How to Install a Mechanical Brake Light Switch in a Classic Car



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Tired of replacing your hydraulic brake light switch ever 6 to 12 months? Tool Dude Tony shows you step-by-step how to convert a vintage automobile from a hydraulic brake switch to mechanical switch. This inexpensive upgrade is not terribly difficult after you see how to do it.

This is another episode in the ’57 Studebaker Silver Hawk Restoration Project. Here is a link to the playlist of all my videos in this series: https://www.youtube.com/playlist?list=PL70DD647B4B0E98AC&feature=view_all

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Tool Dude Tony’s Disclaimer:

Due to factors beyond the control of ToolDudeTony, it cannot guarantee against unauthorized modifications of this information, or improper use of this information. ToolDudeTony assumes no liability for property damage or injury incurred as a result of any of the information contained in this video. ToolDudeTony recommends safe practices when working with power tools, automotive lifts, lifting tools, jack stands, electrical equipment, blunt instruments, chemicals, lubricants, or any other tools or equipment seen or implied in this video. Due to factors beyond the control of ToolDudeTony, no information contained in this video shall create any express or implied warranty or guarantee of any particular result. Any injury, damage or loss that may result from improper use of these tools, equipment, or the information contained in this video is the sole responsibility of the user and not ToolDudeTony.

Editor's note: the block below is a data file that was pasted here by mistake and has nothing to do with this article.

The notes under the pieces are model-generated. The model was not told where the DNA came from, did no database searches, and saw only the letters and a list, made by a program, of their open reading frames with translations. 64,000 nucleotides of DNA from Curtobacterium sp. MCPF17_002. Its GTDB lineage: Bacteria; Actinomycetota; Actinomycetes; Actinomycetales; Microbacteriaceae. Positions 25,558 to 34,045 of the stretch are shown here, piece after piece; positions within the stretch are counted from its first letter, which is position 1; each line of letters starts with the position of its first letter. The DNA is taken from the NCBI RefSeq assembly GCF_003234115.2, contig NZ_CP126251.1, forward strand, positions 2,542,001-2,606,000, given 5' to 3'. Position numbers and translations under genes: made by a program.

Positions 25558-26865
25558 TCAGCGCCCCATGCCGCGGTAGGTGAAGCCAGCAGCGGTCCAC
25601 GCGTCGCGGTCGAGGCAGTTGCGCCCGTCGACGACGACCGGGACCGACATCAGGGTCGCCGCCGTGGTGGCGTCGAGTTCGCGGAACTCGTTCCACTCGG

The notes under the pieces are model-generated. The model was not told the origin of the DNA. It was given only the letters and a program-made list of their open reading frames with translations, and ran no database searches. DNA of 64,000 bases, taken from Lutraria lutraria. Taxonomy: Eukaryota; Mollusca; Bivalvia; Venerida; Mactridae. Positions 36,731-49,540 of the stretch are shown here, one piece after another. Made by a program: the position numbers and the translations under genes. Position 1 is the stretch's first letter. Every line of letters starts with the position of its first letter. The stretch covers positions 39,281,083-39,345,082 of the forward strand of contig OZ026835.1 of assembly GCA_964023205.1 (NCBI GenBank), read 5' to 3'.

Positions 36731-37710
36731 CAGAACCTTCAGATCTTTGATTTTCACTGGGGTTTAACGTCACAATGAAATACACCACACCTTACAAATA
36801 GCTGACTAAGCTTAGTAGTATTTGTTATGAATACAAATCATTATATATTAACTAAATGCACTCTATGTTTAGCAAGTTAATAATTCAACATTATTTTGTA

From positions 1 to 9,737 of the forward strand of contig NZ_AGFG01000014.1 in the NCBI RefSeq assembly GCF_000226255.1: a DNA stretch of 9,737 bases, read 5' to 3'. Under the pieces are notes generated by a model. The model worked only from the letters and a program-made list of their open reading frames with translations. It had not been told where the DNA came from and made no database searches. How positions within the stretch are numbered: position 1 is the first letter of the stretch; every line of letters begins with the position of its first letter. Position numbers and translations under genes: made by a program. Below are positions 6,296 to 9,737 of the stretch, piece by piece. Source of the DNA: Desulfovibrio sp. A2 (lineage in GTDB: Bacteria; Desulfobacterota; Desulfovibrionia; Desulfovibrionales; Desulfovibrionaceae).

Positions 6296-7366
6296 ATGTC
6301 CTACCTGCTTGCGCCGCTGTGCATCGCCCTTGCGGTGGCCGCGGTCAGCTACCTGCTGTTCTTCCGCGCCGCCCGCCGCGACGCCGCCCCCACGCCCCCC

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13 Responses

  1. Matthew Inghels says:

    I have a 65 Ford F-100 4 speed manual. My brake pedal is a different set up then the one on the Studebaker. Would I be able to do the same thing? Love the Studebaker! I'm from South Bend, sad to see all the factories being knocked down one by one.

  2. ScottDLR says:

    You cold have just bent the arm of the switch over and then mounted it so the lever of the switch is under the brake lever.

  3. thomas peckham says:

    Whats the part number for that switch ? Or where did you get it or whats if from
    Thanks tom

  4. Karl Smith says:

    How about a switch that can be used with cruise control and/or lock-up torque converter?

  5. 1hotGTO says:

    Is it weather proof?

  6. J Mac says:

    Thanks for posting, was able to use this on my 66 Ford Econoline pickup, and just bypass the old hydraulic switch.

  7. jewllake says:

    great my 64 galaxie has this problem.  Sometimes one light works then it's off then back or none at all.

  8. SarahLaughingBand says:

    I'm doing a studie truck here in California. I will definitely use your video as a guide. Thanks!

  9. George Chambless says:

    What a great alternative to the old hydraulic switches! I had to drive from the OK/TX border to Houston once with no brake lights because of a bad switch. Almost got rear-ended every time we had to stop for gas, or anything else.

  10. MrSmokestac says:

    I really like you'r videos!
    Specially the one where you restore the steering Wheel.
    Keep'em comin'!

  11. Tool Dude Tony says:

    I'm not familiar with the wiring in your car. But I did find a link to a site that talked about the same problem. Maybe they can help. Go to justanswer DOTcom and search on 1966 buick riviera brake lights don't work.

  12. Mr Lionie says:

    Great video, I have a 66' Buick and I have not figured out why my brake lights don't illuminate once the pedal is engaged. I have turn signals and running lights that are working fine. Replaced all bulbs and brake switch and fuse's. Not the flasher….. I have a wire hanging under my car running from the trunk and i wondered was it a ground for that issue???? Looks like it grounds my send unit also. Another wire runs to my gauge up front.

  13. 304eROD says:

    Nice retro-fit..

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